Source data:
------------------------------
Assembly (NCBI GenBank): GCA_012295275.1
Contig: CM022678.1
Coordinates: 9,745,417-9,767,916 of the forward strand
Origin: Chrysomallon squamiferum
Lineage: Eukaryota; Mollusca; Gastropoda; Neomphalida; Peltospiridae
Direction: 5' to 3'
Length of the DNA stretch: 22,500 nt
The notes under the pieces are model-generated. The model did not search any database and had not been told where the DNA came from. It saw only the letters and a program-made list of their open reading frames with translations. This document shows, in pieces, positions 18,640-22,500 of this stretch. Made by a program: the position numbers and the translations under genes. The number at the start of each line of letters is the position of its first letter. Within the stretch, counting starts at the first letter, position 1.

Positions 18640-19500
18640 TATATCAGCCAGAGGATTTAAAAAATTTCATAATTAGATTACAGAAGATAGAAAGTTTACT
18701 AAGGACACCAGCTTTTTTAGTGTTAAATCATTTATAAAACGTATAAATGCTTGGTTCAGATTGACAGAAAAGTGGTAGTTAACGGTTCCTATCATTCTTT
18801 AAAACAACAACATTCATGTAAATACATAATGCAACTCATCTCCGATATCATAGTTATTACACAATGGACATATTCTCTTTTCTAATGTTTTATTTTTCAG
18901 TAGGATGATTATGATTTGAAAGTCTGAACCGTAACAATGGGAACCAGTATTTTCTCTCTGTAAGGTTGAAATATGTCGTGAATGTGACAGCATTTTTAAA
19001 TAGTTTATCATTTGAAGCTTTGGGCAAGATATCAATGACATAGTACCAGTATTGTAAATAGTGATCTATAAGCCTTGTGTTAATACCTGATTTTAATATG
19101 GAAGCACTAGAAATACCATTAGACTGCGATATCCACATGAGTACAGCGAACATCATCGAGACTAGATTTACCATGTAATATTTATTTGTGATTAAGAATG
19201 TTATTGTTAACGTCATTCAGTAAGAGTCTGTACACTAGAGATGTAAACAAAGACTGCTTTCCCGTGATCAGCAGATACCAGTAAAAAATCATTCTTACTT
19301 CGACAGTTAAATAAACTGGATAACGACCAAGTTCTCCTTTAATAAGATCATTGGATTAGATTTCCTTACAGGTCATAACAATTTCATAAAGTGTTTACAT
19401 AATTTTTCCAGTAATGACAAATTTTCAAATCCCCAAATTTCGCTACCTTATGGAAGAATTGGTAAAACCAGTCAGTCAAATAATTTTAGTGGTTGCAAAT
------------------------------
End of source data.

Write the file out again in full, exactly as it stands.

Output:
Assembly (NCBI GenBank): GCA_012295275.1
Contig: CM022678.1
Coordinates: 9,745,417-9,767,916 of the forward strand
Origin: Chrysomallon squamiferum
Lineage: Eukaryota; Mollusca; Gastropoda; Neomphalida; Peltospiridae
Direction: 5' to 3'
Length of the DNA stretch: 22,500 nt
The notes under the pieces are model-generated. The model did not search any database and had not been told where the DNA came from. It saw only the letters and a program-made list of their open reading frames with translations. This document shows, in pieces, positions 18,640-22,500 of this stretch. Made by a program: the position numbers and the translations under genes. The number at the start of each line of letters is the position of its first letter. Within the stretch, counting starts at the first letter, position 1.

Positions 18640-19500
18640 TATATCAGCCAGAGGATTTAAAAAATTTCATAATTAGATTACAGAAGATAGAAAGTTTACT
18701 AAGGACACCAGCTTTTTTAGTGTTAAATCATTTATAAAACGTATAAATGCTTGGTTCAGATTGACAGAAAAGTGGTAGTTAACGGTTCCTATCATTCTTT
18801 AAAACAACAACATTCATGTAAATACATAATGCAACTCATCTCCGATATCATAGTTATTACACAATGGACATATTCTCTTTTCTAATGTTTTATTTTTCAG
18901 TAGGATGATTATGATTTGAAAGTCTGAACCGTAACAATGGGAACCAGTATTTTCTCTCTGTAAGGTTGAAATATGTCGTGAATGTGACAGCATTTTTAAA
19001 TAGTTTATCATTTGAAGCTTTGGGCAAGATATCAATGACATAGTACCAGTATTGTAAATAGTGATCTATAAGCCTTGTGTTAATACCTGATTTTAATATG
19101 GAAGCACTAGAAATACCATTAGACTGCGATATCCACATGAGTACAGCGAACATCATCGAGACTAGATTTACCATGTAATATTTATTTGTGATTAAGAATG
19201 TTATTGTTAACGTCATTCAGTAAGAGTCTGTACACTAGAGATGTAAACAAAGACTGCTTTCCCGTGATCAGCAGATACCAGTAAAAAATCATTCTTACTT
19301 CGACAGTTAAATAAACTGGATAACGACCAAGTTCTCCTTTAATAAGATCATTGGATTAGATTTCCTTACAGGTCATAACAATTTCATAAAGTGTTTACAT
19401 AATTTTTCCAGTAATGACAAATTTTCAAATCCCCAAATTTCGCTACCTTATGGAAGAATTGGTAAAACCAGTCAGTCAAATAATTTTAGTGGTTGCAAAT